This scenario sounds crazy, yet it’s a picture of how many of us live our lives each day, dragging around “leftovers” from previous moments instead of being able to fully immerse ourselves in the moment we’re in.

I’ll share an example from my own often chaotic life. Until recently, I had a very loose attitude about cleanup after meals, especially meals during the day when I am working from home. I’d eat breakfast and lunch, leaving a small mess each time, which I told myself I would clean up later when my work day was done. The driving force here was guilt about taking time away from more “productive” endeavors of my work, but it set me up to fail later in the day.

Come dinner time, which is generally busy with kids and homework and a challenge to be faithful about in the first place, I now had to clean up my leftover mess from the day, which bumped back my prep time (I won’t cook in a dirty space), which bumped back dinner time, which meant kids were cranky due to low blood sugar, which meant stress at the table, and so on.

The “leftover” mess happened because of a sincere desire to be productive in my work day. In the end, however, it mainly produced stress in my heart and in my home. And whatever work I did get done in the 5 or 10 minutes it would have taken me to clean the mess earlier, was probably not really that impressive anyway.

Dragging leftovers from one moment of your day inhibits your ability to be fully present in the next. And when we’re not fully present, we don’t feel fulfilled or at peace.

And it’s more than just dishes or other household tasks to consider. It’s those conversations you leave unfinished because something more important comes up. The not-quite-finished bits of “to-do’s” that get dragged to the next day for months because they don’t seem important enough on their own for your full attention. Or the funk you keep inside because you don’t think you have time to work on your issues…

As Annie Dillard says, “How we live our days is how we live our lives.” Completing each moment as we’re in it is the best way to live the balanced, complete lives we long for.

Even if the next moment has to wait…


This will change your view of being “unproductive”

Until today I have believed a lie. Not a vicious, damning lie but an untruth nonetheless, and one that has served as the foundation for a lifetime of working too hard, resting too little, and being one of those people who always says “crazy busy” when asked how I’m doing.

I hate hearing those words come off my tongue…

So it was like a light bulb went off in my mind when I realized that one of the biggest driving forces of all this crazy-busy-ness is actually a misconception.

Are you ready? Here’s the lie:

“Being productive requires doing something that other people can see and/or will pat you on the back for.”

This thought popped into my head as I was standing in front of the mirror applying makeup and doing my hair. I don’t usually take time to do this during the week because there are other more worthy – productive – things that require my attention. Like responding to a million emails, checking off items on my task list, or strategizing for the future.

But today is a self-instituted personal day for me – a new weekly initiative borne out of my deep desire – conviction, even – to begin living a life of balance. And so as I’ve been taking it “slower” today, I’ve also been monitoring my thoughts, and recognizing just how very hard it is for me to give myself permission to chill a little.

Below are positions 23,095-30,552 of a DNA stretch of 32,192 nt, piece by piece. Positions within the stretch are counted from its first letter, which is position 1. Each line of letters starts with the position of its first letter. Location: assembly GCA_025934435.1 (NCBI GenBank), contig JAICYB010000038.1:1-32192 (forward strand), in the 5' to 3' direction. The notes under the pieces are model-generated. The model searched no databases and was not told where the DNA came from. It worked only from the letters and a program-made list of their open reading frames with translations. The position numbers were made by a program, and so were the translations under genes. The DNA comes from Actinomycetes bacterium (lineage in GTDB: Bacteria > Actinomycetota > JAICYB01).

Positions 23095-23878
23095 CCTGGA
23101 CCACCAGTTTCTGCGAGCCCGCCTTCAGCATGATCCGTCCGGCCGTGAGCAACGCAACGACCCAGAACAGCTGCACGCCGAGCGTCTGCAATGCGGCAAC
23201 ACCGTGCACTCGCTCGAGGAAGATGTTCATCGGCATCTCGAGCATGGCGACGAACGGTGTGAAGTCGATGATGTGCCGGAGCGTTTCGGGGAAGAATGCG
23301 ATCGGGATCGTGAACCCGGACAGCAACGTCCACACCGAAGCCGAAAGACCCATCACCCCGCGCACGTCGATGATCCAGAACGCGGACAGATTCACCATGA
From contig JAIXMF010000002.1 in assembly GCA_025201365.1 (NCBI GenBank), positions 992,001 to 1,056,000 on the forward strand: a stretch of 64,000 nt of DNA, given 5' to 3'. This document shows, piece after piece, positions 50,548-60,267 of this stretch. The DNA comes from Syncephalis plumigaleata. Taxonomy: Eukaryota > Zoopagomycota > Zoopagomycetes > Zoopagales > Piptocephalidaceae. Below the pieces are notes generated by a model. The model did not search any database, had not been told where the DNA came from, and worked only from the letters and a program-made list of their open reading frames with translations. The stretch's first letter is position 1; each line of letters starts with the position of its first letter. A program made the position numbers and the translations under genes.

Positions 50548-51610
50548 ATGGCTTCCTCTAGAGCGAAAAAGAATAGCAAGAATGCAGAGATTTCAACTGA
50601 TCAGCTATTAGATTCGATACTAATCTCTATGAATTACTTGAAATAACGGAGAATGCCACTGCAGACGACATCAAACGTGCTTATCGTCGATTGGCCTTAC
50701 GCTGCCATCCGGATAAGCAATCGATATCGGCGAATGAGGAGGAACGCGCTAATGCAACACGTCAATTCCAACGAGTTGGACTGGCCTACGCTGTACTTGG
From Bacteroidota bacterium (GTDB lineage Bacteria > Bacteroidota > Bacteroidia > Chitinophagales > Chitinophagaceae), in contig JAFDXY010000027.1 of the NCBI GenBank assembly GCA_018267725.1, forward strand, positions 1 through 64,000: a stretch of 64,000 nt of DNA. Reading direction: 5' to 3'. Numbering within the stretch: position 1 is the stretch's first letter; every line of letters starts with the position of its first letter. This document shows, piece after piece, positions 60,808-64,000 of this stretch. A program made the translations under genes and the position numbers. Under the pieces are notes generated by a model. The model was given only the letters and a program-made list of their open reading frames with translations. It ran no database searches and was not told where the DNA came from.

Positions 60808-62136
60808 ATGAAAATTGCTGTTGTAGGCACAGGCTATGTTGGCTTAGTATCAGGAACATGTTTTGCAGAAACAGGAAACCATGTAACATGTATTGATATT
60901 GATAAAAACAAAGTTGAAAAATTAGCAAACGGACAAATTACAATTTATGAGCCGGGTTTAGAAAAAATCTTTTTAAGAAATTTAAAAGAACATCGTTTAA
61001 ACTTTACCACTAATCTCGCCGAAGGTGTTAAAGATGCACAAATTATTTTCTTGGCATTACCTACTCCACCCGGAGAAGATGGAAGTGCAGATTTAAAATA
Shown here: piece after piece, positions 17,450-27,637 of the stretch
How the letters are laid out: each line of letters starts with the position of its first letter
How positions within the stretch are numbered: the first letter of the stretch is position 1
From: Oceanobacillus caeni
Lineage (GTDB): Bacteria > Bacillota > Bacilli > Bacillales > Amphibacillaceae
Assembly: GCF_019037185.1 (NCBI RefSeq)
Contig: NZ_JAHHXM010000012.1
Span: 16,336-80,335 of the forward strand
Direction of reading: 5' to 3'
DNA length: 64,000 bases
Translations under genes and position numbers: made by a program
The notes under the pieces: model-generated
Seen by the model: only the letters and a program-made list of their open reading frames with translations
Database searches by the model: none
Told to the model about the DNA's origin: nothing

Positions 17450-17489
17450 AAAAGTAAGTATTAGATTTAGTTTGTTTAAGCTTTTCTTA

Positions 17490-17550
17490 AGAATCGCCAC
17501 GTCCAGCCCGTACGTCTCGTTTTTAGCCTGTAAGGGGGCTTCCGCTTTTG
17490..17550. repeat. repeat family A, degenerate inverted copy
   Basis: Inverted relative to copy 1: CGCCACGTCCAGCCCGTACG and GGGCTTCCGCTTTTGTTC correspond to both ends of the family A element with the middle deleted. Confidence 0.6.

By the time I stood there applying makeup I had already been away from my desk for over an hour and frankly the luxury was truly feeling excessive. Wrong, even.

And then I realized…

In that hour I had a) taken a shower, b) cleaned my bathroom counter of toys and rollers and various other stuff, c) noticed some filthy clothes of my son’s that needed soaking and put them in the washer, d) challenged myself to “wear something different” even though it required I shave my legs (another time-suck) and e) been quiet and mindful as I did all of this.

Which was really quite productive, if you think about it, because I am clean, I smell good, I will enjoy seeing my bathroom clean when I brush my teeth at the end of the day today, and my son will be grateful for clean clothes. OK, he probably won’t even notice, but I will, because they won’t turn into a smelly mess in an overly-full hamper.

The truth is, we are never NOT producing. As long as we are alive we are producing something. Every day, every hour – even those that we “waste” doing “unproductive” things like sleeping, reading, or hanging out with a friend – we’re still producing. Something…

So the question should really shift from “was I productive today?” to “what did I produce?”

As I considered this today, my mind went to the fruit of the spirit – Love, Joy, Peace, Patience, Kindness, Goodness, Faithfulness, Gentleness and Self-Control. My hour of “non-work” actually produced several of these things in me which I will now carry into the rest of my day.

Sometimes the most important things we can do are those that no one sees or gives us an award for. But they make us into the love-well people God has called us to be.

You’re Worth More Than You Think

Yesterday I was talking with my board treasurer at FINDINGbalance (my day job). We were having a conversation about salaries for some new hires, and as we tossed around numbers, I shared what I thought those applying for the positions might need financially. With passion in her voice, Bev stopped me in my tracks.

“We need to establish what the job itself is worth. Not what the applicant needs to make,” she said. “It’s this kind of thinking that had led to men making so much more money than women in the workplace. People assume the guy needs more to support his family.”